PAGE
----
Xuchiles are funeral offerings in the form of flowers and cacti about two meters wide and the height of a story and half building. They are intricate to the Chichimeca (indigenous hunter gatherers) celebrations of the town’s namesake, St. Michael the Archangel’s, feast day here.
The construction of a xuchil requires great skill. First the sticks are tied in a parallel fashion in order to form a rectangle. Upon this skeleton structure of reeds are mounted squares about ten inches on each side covered with a matting woven of a plant called little spoon because of the shape of its leaves. In each xuchil three of four of these squares are left empty. Within the vacant squares are placed flower arrangements, saints, Virgins, crosses and other motifs. All the arrangements are partially made of dyed tortillas, sun flowers, marigolds and passion flowers.
Marigolds, and cacti parts placed together to represent marigolds, are a nod to the odd smell of the now blooming wild marigolds. Their odor was part of what brought the dead back for Days of the Dead with each flower’s 365 petals representing a day in the year of a good life. To the Spanish, the gold color represented gold from Mary’s dowry and why we call the flower, marigolds.
The little spoon cacti are white, representing skulls woven together into a tzompantli, or skull rack, used in Pre-Hispanic time. A tzompantli was used for the public display of skulls of war captives and other sacrificial victims.
At the top of each xuchil appears a handsome woven cross representative of the cross that appeared in the sky ending the 1530 Battle of the Barbarians between the indigenous and Conquistadors on St. Michael’s day. Hence, the town’s name became San Miguel (then San Miguel de los Chichimecas and today San Miguel de Allende).
Alongside the xuchil’s cross are often two smaller crosses. They are not for St. Dimas and Gespas, the lads crucified alongside Jesus. Rather these crosses represent Wolf and Coyote, two fierce Chichimeca warriors from the nearby Battle of the Barbarians in 1530. Restricted from being in the procession in 1960 by a priest not partial to the notion of two men that fought the Catholics were being honored. In recent years I’ve seen Wolf and Coyote creep back into the celebrations.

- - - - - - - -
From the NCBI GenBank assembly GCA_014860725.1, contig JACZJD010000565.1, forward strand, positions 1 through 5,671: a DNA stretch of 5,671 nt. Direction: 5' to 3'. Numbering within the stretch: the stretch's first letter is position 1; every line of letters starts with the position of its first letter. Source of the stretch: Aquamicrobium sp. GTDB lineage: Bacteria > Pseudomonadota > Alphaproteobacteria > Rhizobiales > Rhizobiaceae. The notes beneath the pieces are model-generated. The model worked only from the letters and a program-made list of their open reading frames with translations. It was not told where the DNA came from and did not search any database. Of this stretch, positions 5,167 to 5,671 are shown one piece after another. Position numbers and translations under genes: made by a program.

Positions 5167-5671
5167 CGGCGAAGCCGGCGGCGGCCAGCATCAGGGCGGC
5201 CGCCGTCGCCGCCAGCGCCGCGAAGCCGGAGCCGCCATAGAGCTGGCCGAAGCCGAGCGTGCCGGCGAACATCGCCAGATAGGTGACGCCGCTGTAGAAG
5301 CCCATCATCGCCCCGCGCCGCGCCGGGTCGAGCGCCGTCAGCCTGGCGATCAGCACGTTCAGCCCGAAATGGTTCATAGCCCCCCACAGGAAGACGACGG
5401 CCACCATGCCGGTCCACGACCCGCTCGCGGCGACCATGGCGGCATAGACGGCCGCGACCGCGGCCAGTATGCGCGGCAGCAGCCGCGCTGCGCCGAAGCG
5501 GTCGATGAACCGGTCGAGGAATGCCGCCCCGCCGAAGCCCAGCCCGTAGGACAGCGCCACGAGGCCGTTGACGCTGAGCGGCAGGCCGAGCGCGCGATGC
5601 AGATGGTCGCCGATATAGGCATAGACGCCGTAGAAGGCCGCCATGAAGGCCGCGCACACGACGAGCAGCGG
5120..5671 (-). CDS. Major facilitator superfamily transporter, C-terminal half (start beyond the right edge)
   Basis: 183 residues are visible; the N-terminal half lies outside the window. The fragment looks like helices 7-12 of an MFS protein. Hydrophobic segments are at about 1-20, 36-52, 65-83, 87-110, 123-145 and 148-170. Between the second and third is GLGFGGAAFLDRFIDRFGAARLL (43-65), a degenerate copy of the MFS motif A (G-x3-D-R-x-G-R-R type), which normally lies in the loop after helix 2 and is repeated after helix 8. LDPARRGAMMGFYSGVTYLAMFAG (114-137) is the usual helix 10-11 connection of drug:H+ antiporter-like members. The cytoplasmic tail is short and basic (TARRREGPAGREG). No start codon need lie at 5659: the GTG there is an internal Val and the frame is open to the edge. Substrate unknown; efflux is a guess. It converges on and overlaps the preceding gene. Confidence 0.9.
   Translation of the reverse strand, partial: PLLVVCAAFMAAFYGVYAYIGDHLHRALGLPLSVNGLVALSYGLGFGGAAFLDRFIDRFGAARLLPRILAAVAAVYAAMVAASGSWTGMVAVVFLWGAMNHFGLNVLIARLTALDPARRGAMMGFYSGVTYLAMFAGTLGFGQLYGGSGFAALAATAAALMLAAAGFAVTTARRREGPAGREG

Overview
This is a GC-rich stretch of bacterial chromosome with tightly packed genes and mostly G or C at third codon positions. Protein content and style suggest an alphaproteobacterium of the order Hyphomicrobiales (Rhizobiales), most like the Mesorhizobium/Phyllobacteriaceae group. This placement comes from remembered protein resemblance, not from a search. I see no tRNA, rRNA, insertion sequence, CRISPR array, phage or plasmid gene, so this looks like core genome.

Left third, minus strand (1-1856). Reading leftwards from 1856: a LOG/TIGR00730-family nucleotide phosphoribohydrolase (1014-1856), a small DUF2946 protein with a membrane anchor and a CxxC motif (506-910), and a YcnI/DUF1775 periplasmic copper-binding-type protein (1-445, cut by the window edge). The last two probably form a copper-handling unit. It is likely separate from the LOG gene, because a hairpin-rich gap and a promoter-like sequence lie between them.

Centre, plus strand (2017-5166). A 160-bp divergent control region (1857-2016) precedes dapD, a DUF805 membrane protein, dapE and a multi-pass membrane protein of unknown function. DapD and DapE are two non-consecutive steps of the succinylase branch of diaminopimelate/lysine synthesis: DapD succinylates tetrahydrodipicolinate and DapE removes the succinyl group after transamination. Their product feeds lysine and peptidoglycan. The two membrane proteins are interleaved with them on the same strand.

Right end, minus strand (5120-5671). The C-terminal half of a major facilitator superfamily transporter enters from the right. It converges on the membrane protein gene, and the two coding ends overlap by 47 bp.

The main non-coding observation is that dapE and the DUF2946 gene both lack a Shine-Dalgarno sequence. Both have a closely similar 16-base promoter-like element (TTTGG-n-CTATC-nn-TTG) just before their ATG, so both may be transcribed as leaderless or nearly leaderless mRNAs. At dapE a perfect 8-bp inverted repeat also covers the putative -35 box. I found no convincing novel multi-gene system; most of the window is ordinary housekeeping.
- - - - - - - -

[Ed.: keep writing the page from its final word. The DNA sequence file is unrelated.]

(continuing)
Hearts are displayed on many xuchils representing the sacred heart of Jesus, a European image to show Jesus’ compassion via his exposed heart. Before the arrival of the Spanish the highest indigenous leader got to eat the heart of prisoners of war, so the power of the heart was already part of the culture. Today San Miguel is the Heart of Mexico for the revolution from Spain starting here and being Mexico’s most romantic city for being built upon pink quartz. The quartz is why we don’t suffer earthquakes, unless you are out by the lake as the tremors travel in the water.
Borders on a xuchil’s block represent the duality of life, or how one must be born, and die, to go on home to Jesus in Heaven.
An X signifies the four winds (north, south, east and west) the indigenous face when spreading a prayer out into the world.
Each group of Chichimeca dancers escorting a xuchil includes men, women and children creating the sign of the cross with their feet to thank their ancestors for joining the new faith. In the group are persons who made religious vows to make the pilgrimage to town and who have taught the dancers. Amateurs need not apply nor are strangers permitted to disturb the dignity, unity and discipline of the group. Costumes are often warlike and highly individualized. They frighten me, a tall present-day man. I can only imagine the reaction from those tiny Spanish folk that arrived so long ago.
Groups are often led by two elders, a man in white cotton trousers and a woman (or younger folks dressed as senior citizens). They represent the ancient gods of astrology and calendars, Cipactonal (him) and Oxomoco (her). They were the first human couple, like a New World version of Adam and Eve. Today Oxxo’s are a chain of convenience stores.
Interspersed in the procession are the clowns, skeletons and other locos (crazies) plus the devil with his ever-present whip to keep participants submissive.
Following a four hour procession in honor of St. Michael, the xuchiles are placed in the front of the Parroquia symbolically bringing the ancestors back to their tombs because St. Michael’s church was build atop the Chichimeca graveyard. The Spanish always built churches where the indigenous were already use to worshiping (in much the same way pyramids were destroyed with their stones used to build a church).
Before leaving town, the dancers have food blessed by the priests and brought to the prison. The xuchiles are left behind to silently decay. You can view theirs, and other xuchil remains alongside churches and cemeteries throughout town following their continued use in today’s funeral processions.